Rigged for Recovery

We Can Row brings specialized rowing instruction to area breast cancer survivors

Lorraine Baker grew up on the shores of Lake Mendota. But the sixty-year-old special education assistant and breast cancer survivor doesn’t get out on the water as often as she once did, and certainly not as often as she would like.

“It dawned on me,” she says. “I live out in Verona and I can go weeks or months without seeing the lakes.”

So when she heard about the new We Can Row program offered through the Camp Randall Rowing Club, she decided it was time to get back in a boat.

“It’s a great workout,” she says, “and it’s always so relaxing to be on the water. So when I heard about it, I thought I’d give it a try.”

We Can Row Madison is a rowing training program geared primarily to breast cancer survivors, but it is open to all cancer survivors. Modeled after successful We Can Row programs in other cities (including Boston, Washington, D.C., and East Lansing, Mich.), Madison’s effort is designed to teach the fundamentals of rowing in a safe environment that addresses and accommodates any special physical concerns related to participants’ cancer diagnoses and treatment.

Madison attorney Steve Schaeffer and community volunteer Sally Miley are responsible for bringing We Can Row to the Brittingham Boathouse, which the Camp Randall Rowing Club operates, on Monona Bay. Schaeffer, a rowing club board member, has been an avid advocate of rowing since his daughter took up the sport while in high school. Although he’s never pulled a stroke himself, he has witnessed rowing’s transformative power as his daughter and her friends learned to work as a team.

“You can’t have any superstars in the boat or it will go around in a circle,” he says. “Everybody has to pull hard in order to win.”

Both Schaeffer and Miley hope to see cancer survivors discover the same sense of camaraderie.

“A lot of them didn’t get an opportunity to participate in team sports,” Miley says of pre–Title 9 cancer survivors.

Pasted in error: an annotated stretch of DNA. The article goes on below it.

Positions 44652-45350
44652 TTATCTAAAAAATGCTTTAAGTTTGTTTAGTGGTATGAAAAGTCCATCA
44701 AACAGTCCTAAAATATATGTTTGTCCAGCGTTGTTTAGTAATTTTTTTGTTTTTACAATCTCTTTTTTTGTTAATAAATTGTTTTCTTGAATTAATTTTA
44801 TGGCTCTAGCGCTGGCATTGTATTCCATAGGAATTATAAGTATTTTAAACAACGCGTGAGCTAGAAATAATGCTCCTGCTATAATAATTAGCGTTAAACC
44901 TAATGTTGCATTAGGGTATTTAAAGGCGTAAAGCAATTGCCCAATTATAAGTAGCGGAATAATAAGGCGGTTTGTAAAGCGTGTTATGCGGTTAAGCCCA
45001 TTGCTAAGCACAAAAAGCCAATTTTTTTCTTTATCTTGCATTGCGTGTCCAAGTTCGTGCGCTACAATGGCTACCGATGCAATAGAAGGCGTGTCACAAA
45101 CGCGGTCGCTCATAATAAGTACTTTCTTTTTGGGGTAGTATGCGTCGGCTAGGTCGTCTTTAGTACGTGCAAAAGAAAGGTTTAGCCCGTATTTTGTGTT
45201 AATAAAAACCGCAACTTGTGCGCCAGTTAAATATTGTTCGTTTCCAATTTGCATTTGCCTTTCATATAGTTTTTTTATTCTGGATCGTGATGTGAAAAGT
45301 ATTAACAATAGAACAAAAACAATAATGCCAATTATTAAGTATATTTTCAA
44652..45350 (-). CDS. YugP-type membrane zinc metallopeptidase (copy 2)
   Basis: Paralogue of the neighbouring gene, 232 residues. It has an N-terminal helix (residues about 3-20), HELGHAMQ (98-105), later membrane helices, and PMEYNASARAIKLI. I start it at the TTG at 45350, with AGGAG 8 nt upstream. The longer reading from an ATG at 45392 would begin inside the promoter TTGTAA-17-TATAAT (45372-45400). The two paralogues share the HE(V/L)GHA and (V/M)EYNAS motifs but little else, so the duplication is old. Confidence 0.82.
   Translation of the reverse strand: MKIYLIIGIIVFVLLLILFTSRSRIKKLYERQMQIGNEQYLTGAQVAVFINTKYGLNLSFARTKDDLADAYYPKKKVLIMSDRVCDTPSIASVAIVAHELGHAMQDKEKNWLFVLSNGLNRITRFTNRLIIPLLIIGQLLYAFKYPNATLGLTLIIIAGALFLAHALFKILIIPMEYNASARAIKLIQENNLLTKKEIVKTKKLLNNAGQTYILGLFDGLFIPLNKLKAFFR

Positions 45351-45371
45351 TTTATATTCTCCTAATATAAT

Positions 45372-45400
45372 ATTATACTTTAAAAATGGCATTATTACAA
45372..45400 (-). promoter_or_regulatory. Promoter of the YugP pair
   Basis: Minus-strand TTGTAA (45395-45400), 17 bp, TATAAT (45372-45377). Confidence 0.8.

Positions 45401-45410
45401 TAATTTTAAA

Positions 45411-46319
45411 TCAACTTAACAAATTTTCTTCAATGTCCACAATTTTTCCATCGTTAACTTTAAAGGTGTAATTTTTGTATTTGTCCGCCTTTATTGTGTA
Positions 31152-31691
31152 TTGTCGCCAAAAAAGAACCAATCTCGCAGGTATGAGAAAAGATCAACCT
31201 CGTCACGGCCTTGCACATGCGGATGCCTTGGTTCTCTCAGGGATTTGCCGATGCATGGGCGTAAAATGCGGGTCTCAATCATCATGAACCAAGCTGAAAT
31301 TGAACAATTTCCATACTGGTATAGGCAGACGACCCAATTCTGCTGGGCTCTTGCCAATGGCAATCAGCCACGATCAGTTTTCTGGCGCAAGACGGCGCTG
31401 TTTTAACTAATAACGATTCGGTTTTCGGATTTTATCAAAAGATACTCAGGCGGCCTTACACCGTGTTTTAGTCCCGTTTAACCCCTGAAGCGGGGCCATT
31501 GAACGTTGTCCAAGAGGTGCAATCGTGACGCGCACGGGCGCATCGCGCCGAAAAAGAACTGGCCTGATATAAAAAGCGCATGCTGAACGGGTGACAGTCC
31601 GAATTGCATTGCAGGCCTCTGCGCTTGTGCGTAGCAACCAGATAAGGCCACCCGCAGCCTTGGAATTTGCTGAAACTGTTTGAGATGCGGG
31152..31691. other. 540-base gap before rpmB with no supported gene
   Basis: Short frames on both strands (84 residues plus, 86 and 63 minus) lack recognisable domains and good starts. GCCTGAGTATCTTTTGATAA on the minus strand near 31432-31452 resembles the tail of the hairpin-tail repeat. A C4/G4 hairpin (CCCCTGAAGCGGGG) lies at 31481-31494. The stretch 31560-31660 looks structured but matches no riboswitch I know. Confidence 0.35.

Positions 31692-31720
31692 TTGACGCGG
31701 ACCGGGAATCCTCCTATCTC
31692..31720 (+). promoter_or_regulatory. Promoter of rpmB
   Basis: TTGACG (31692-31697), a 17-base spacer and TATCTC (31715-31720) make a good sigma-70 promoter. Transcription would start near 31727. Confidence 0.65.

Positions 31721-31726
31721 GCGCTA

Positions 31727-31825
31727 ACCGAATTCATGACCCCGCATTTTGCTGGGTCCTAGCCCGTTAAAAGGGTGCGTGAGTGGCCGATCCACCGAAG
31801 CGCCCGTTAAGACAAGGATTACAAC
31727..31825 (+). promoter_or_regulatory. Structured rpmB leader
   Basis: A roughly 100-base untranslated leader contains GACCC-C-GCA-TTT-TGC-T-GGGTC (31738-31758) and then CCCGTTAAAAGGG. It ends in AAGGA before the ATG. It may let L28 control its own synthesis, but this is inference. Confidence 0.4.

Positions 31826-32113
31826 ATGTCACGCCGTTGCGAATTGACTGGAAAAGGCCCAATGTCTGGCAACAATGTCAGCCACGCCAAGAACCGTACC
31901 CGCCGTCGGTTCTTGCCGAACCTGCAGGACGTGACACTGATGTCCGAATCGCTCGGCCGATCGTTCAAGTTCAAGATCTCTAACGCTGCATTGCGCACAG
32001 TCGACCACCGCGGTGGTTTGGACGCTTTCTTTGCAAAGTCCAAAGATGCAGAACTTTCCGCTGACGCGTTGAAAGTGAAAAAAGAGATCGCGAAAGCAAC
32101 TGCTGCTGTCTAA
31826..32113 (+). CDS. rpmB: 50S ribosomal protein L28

“This will be a fun opportunity for them to participate in something they weren’t able to do before.”

Schaeffer and Miley started developing We Can Row early last year. Schaeffer had been looking for a way for the rowing club to provide more community service beyond its youth and teen rowing instruction. When he learned about the We Can Row program, he thought it would be a good fit for Madison, a city with an esteemed rowing history and renowned medical community.

He also thought it was a good way to bring the benefits of rowing to individuals who had specific medical and physical concerns that might not be addressed in an introductory rowing program geared toward the general population. In addition to proving her swimming competency, every participant must complete an assessment with a physical therapist prior to getting in a boat. The latter will provide her with an individualized workout plan (including warm-ups, cool-downs and stretches) that addresses any specific post-treatment concerns or conditions, including upper-body weakness and lymphedema (swelling of the arm, breast and chest).

Sue Abitz, executive director of the Madison-based Breast Cancer Recovery Foundation, which operates wellness retreats for survivors, looks forward to the launch of We Can Row on Lake Monona. She says breast cancer survivors often struggle with body image and maintaining overall wellness after treatment, and she welcomes other opportunities that allow women to incorporate fitness into their lives. The benefits of exercise on breast cancer rehabilitation and survival are well documented, and the American College of Sports Medicine recently reported that post-treatment physical activity is critical to restoring strength, flexibility and endurance. All are integral to maintaining overall wellness and staving off other health problems (such as heart disease or diabetes) that can result from being inactive or overweight.

“This gives women one more way to exercise in a safe way,” Abitz says.

Baker, who walks and bikes, is no stranger to physical activity. And she’s not a complete stranger to rowing. She took an introductory class fifteen or so years ago, and she took immediately to the sport. She liked being on the water. She liked the camaraderie of a team. But the timing was wrong.

“It was hard to manage with little kids,” she says. “You either went at five in the morning or five at night, which wasn’t really workable.”

That program was not exclusive to cancer survivors, as is We Can Row, and Baker is looking forward to being in a boat with women who share her cancer experience. As a twenty-year survivor, she hopes her participation benefits women who have been more recently diagnosed and treated.

“A friend of mine that I work with recently had breast cancer; seeing me almost twenty years out from mine is very encouraging for her,” Baker says. “Maybe I can offer that to other women in the class. I don’t have a lot of wisdom for them, but it may help to see someone like me who has made it this long.”

Jennifer Garrett is a contributing writer for Madison Magazine.

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